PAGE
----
Speaking the Unspeakable
Posted on August 09 2019
I'm sure you've all been following the news and heard about the atrocities that happened in Ohio and Texas in the United States over the past two weeks.
Please understand, this isn't a political post, just one written out of sadness for the world we are living in, and the world we are leaving to our children and future generations.
These unspeakable acts took the lives of 36 people, and wounded 102.
But sadly, this isn't new.
While I am blessed to never have experienced first hand the vile evil that would cause someone to do such a heinous thing, I was touched in my second year of University.
On May 21, 1998, I was fast asleep when I woke to loud and relentless sirens passing by my student apartment.
My Mom called and said "Did you hear the news? Where are you?"
A very sad and heartbreaking story unfolded as the day progressed--a school shooting at Thurston High School in Eugene, Oregon, just down the road from where I lived.
A boy, whose name I will not give any more attention to, killed his parents, and then arrived at the school where he had just been expelled, to killing 4, and injuring 25.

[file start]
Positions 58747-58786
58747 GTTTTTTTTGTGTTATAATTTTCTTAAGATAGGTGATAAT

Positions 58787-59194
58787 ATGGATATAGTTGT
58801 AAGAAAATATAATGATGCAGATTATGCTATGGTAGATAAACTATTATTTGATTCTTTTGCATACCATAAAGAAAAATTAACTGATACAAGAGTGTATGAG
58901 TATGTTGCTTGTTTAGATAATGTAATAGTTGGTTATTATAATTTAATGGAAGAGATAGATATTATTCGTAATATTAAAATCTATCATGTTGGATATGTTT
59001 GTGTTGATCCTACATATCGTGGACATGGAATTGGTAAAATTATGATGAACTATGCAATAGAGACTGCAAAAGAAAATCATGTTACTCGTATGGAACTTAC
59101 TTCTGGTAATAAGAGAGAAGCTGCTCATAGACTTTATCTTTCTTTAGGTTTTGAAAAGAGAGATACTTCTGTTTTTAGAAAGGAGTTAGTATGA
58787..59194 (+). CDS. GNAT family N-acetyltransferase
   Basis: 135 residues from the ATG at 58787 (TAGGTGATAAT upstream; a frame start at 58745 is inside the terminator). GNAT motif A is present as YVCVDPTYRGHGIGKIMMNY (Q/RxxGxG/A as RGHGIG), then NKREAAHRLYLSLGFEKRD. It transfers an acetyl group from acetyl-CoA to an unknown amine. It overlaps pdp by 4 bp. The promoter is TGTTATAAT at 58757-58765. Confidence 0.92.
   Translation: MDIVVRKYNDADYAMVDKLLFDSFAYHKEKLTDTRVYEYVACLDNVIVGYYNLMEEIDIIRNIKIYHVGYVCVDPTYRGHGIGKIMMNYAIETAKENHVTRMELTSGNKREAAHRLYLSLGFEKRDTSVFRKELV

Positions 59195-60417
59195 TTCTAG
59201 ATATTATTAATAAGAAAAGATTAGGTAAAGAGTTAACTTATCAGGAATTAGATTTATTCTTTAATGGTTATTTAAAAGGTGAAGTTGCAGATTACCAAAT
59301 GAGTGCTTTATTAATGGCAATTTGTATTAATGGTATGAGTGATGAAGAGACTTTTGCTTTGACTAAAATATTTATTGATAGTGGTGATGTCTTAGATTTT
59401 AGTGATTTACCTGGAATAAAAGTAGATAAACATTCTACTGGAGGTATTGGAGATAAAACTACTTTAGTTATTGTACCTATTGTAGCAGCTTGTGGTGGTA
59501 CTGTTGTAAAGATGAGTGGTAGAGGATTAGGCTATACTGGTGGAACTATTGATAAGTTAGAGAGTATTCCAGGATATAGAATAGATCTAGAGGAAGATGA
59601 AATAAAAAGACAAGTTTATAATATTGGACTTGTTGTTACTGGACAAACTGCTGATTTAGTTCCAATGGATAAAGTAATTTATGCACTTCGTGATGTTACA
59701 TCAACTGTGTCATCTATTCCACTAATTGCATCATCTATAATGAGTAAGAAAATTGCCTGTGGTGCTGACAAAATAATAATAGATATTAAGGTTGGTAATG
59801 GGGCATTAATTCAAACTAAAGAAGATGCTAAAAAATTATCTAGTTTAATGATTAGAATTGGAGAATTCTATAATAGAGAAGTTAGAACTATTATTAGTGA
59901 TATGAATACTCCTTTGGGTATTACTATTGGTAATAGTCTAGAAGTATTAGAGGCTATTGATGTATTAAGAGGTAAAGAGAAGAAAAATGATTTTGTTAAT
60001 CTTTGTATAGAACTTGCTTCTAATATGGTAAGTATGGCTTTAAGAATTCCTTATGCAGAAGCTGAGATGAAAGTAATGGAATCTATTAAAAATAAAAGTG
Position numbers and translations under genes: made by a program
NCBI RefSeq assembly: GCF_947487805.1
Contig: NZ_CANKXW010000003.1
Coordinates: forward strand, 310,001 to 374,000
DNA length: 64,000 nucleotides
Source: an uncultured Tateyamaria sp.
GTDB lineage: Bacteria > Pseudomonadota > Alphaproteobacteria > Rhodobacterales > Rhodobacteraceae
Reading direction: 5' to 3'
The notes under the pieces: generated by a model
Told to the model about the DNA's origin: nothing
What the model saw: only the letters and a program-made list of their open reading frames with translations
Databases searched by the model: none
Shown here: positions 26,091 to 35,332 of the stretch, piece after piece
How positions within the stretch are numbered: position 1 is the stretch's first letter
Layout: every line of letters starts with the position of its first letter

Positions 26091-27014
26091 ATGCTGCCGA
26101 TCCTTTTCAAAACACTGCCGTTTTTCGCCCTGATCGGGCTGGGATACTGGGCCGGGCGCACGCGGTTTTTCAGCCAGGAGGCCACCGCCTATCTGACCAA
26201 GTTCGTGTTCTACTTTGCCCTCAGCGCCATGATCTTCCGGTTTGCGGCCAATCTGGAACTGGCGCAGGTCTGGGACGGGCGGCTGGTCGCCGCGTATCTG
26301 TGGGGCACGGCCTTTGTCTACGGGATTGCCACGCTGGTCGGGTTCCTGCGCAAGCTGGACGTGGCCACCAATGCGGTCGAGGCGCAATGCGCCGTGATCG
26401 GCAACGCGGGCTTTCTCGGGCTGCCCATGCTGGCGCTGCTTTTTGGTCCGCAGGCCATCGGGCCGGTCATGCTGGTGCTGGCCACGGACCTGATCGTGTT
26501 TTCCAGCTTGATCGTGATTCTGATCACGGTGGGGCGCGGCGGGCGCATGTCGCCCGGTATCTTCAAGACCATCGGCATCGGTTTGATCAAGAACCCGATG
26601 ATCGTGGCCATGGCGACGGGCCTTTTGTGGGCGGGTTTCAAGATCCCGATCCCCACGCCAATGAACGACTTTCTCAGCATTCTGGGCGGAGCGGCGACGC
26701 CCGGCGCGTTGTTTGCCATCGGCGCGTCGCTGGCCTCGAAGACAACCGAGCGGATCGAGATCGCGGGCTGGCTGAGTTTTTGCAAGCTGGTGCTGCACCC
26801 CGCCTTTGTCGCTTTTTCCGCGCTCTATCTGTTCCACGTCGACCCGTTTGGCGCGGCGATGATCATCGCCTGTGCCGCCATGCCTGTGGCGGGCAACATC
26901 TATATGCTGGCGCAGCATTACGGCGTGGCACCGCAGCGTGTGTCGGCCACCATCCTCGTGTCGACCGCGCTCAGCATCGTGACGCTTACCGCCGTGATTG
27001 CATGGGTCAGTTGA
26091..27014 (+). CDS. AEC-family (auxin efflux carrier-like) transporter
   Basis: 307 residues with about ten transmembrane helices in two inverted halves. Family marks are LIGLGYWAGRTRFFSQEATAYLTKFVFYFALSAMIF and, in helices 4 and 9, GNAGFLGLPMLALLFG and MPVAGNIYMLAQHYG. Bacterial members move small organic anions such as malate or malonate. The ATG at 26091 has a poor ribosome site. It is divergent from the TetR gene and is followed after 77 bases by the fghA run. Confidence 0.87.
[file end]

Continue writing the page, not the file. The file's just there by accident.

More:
I remember the shock, the fear, as we all tried to understand "why," a question that would never be answered.
I went to the local Red Cross and waited 6 hours to donate blood. It was all I could think to do.
I had a friend in hospital at the time, and when I visited him later that day, I couldn't get over how many people there had been directly and personally effected by the shooting.
And sadly, it wasn't the last time a public act of violence would touch my life.
It upsets me so that we live in the day and age where we don't have any sense of overwhelming security.
I will admit, being in Australia, thank G'd, does feel far removed, and safer than what's happening in other places in the world--a utopia of sorts, but that certainly doesn't mean we're immune.
In the Burke Street Mall attack of January, 2017, a beautiful, innocent girl by the name of Talya was murdered. She was a student in Primary School, shopping with her mother and sister on the last days of the holidays.
It could have been anyone. It broke my heart. My daughter who was 7 at the time her sister a condolence card.
How do you explain to your kids that the world isn't something to be afraid of, but something you can't pretend is safe?
Sorry to be so heavy and deep--this is just weighing very heavily on my mind...
Please be safe my friends. Keep your eyes open. Don't stop living, don't stop loving. Kiss regularly, hug tightly, say "I Love You."
Wishing you all love,
Organic Mama xo